Asia Health Policy Program working paper # 64
February 22, 2021
A quarter century ago in a seminal paper, Hart, Shleifer and Vishny (NBER1996, QJE1997) developed a theory of the ‘Proper Scope of Government.’ Oliver Hart, 2016 Nobel Laureate, reflects on that framework and its place in economics, as well as the inspiration for his more recent work on norms, guiding principles, and contracts as reference points. In discussion with Karen Eggleston, Hart answers questions posed by economists who have built upon Hart, Shleifer and Vishny (1997) and offers insights on how the theory applies to understanding public and private roles in healthcare, education, and other publicly-financed services.
Oliver Hart is currently the Lewis P. and Linda L. Geyser University Professor at Harvard University, where he has taught since 1993. He is the 2016 co-recipient of the Sveriges Riksbank Prize in Economic Sciences in Memory of Alfred Nobel, a Fellow of the Econometric Society, the American Academy of Arts and Sciences, the British Academy, and the American Finance Association, a member of the National Academy of Sciences, a Distinguished Fellow of the American Economic Association, and has several honorary degrees. Hart works mainly on contract theory, the theory of the firm, corporate finance, and law and economics. His research centers on the roles that ownership structure and contractual arrangements play in the governance and boundaries of corporations. He has published a book (Firms, Contracts, and Financial Structure, Oxford University Press, 1995) and numerous journal articles. He has used his theoretical work on firms and contracts in several legal cases. He has been president of the American Law and Economics Association and a vice president of the American Economic Association.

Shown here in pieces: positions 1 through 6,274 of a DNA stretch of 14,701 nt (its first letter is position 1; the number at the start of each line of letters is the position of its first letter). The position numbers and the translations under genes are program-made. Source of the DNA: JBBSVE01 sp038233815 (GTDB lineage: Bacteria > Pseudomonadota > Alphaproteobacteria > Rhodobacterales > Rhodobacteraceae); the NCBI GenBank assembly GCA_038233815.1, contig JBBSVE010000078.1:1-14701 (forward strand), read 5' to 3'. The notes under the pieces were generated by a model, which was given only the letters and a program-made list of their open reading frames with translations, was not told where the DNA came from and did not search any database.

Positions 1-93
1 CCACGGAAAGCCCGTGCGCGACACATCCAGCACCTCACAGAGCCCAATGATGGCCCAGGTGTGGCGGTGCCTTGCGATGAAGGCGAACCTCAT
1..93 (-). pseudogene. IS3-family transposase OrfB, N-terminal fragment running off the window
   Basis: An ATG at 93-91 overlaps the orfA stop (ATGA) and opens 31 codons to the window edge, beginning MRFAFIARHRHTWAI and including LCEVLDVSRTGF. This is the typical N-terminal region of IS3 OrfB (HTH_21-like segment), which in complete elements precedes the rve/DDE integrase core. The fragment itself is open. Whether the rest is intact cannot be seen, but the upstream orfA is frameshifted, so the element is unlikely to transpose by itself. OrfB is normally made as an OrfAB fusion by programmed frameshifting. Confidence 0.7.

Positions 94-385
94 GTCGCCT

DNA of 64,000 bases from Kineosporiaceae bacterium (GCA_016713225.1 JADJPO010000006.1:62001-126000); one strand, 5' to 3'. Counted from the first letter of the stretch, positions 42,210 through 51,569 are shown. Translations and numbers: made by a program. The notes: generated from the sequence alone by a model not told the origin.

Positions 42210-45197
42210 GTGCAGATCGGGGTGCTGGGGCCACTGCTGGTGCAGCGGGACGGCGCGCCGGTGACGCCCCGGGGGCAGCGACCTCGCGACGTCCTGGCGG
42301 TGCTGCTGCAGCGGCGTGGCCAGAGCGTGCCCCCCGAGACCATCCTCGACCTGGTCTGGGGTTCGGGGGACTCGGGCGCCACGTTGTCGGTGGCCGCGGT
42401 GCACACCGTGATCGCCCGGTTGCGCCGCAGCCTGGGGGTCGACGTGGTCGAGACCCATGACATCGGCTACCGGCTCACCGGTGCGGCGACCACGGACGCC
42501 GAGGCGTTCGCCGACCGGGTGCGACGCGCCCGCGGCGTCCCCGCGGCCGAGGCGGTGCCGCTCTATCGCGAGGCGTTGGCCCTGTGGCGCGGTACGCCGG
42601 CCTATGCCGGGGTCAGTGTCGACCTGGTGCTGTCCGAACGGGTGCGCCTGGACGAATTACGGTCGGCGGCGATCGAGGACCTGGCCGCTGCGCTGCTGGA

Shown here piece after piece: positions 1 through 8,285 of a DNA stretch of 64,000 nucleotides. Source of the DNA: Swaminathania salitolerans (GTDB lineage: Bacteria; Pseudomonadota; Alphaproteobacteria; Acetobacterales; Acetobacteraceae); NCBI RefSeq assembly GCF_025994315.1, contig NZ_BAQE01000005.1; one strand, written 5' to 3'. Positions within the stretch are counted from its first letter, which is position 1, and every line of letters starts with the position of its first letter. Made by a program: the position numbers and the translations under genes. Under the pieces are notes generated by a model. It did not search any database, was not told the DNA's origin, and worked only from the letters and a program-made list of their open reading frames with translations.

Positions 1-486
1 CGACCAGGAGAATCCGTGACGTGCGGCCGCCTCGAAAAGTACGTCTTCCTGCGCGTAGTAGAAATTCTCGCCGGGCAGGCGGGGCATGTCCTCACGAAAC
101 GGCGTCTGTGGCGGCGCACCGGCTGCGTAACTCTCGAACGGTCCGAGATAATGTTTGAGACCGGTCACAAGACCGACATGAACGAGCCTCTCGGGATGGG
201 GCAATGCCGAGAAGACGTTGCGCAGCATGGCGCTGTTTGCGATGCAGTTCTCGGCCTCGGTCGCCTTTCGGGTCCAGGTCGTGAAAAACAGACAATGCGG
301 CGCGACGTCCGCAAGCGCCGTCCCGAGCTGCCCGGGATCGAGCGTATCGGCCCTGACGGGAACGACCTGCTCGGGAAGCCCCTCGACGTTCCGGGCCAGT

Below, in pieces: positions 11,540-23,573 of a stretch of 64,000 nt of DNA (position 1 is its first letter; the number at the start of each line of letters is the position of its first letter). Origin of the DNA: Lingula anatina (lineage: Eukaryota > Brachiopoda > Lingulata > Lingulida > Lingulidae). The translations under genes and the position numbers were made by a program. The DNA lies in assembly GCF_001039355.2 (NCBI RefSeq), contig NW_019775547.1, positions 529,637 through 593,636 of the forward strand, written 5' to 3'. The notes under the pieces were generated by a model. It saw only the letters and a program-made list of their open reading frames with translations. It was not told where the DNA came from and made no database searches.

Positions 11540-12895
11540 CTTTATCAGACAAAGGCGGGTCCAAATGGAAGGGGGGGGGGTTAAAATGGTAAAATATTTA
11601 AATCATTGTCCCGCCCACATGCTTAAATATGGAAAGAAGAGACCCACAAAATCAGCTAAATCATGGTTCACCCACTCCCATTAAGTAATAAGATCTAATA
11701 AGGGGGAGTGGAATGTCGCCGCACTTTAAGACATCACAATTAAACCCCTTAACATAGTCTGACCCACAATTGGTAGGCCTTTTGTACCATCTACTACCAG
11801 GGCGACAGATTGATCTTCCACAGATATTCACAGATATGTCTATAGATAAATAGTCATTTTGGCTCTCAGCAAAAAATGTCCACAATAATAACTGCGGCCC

This keynote is part of the Stanford Asia Health Policy Program colloquium series entitled: Health, medicine, and longevity: Exploring public and private roles
Oliver Hart, Andrei Shleifer, Robert W. Vishny, The Proper Scope of Government: Theory and an Application to Prisons, The Quarterly Journal of Economics, Volume 112, Issue 4, November 1997, Pages 1127–1161, https://doi.org/10.1162/003355300555448.